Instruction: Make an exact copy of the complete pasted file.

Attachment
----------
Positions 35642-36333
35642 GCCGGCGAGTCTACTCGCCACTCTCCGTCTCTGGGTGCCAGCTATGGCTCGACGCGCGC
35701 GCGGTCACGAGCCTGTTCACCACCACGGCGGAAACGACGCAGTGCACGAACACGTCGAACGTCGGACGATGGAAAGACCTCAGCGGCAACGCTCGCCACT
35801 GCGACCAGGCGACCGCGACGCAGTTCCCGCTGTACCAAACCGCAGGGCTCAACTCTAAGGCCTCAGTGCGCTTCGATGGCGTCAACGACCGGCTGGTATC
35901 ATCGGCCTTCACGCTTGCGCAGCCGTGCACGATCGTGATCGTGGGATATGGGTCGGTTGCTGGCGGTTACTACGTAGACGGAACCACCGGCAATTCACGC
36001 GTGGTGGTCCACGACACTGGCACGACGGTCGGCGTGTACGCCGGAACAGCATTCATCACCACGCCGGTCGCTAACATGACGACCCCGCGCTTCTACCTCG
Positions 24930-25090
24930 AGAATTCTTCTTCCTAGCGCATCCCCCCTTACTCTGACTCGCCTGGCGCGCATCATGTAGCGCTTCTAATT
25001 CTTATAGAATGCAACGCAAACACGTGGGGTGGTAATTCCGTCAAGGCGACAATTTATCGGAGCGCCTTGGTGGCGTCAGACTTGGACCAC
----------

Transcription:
Positions 35642-36333
35642 GCCGGCGAGTCTACTCGCCACTCTCCGTCTCTGGGTGCCAGCTATGGCTCGACGCGCGC
35701 GCGGTCACGAGCCTGTTCACCACCACGGCGGAAACGACGCAGTGCACGAACACGTCGAACGTCGGACGATGGAAAGACCTCAGCGGCAACGCTCGCCACT
35801 GCGACCAGGCGACCGCGACGCAGTTCCCGCTGTACCAAACCGCAGGGCTCAACTCTAAGGCCTCAGTGCGCTTCGATGGCGTCAACGACCGGCTGGTATC
35901 ATCGGCCTTCACGCTTGCGCAGCCGTGCACGATCGTGATCGTGGGATATGGGTCGGTTGCTGGCGGTTACTACGTAGACGGAACCACCGGCAATTCACGC
36001 GTGGTGGTCCACGACACTGGCACGACGGTCGGCGTGTACGCCGGAACAGCATTCATCACCACGCCGGTCGCTAACATGACGACCCCGCGCTTCTACCTCG
Positions 24930-25090
24930 AGAATTCTTCTTCCTAGCGCATCCCCCCTTACTCTGACTCGCCTGGCGCGCATCATGTAGCGCTTCTAATT
25001 CTTATAGAATGCAACGCAAACACGTGGGGTGGTAATTCCGTCAAGGCGACAATTTATCGGAGCGCCTTGGTGGCGTCAGACTTGGACCAC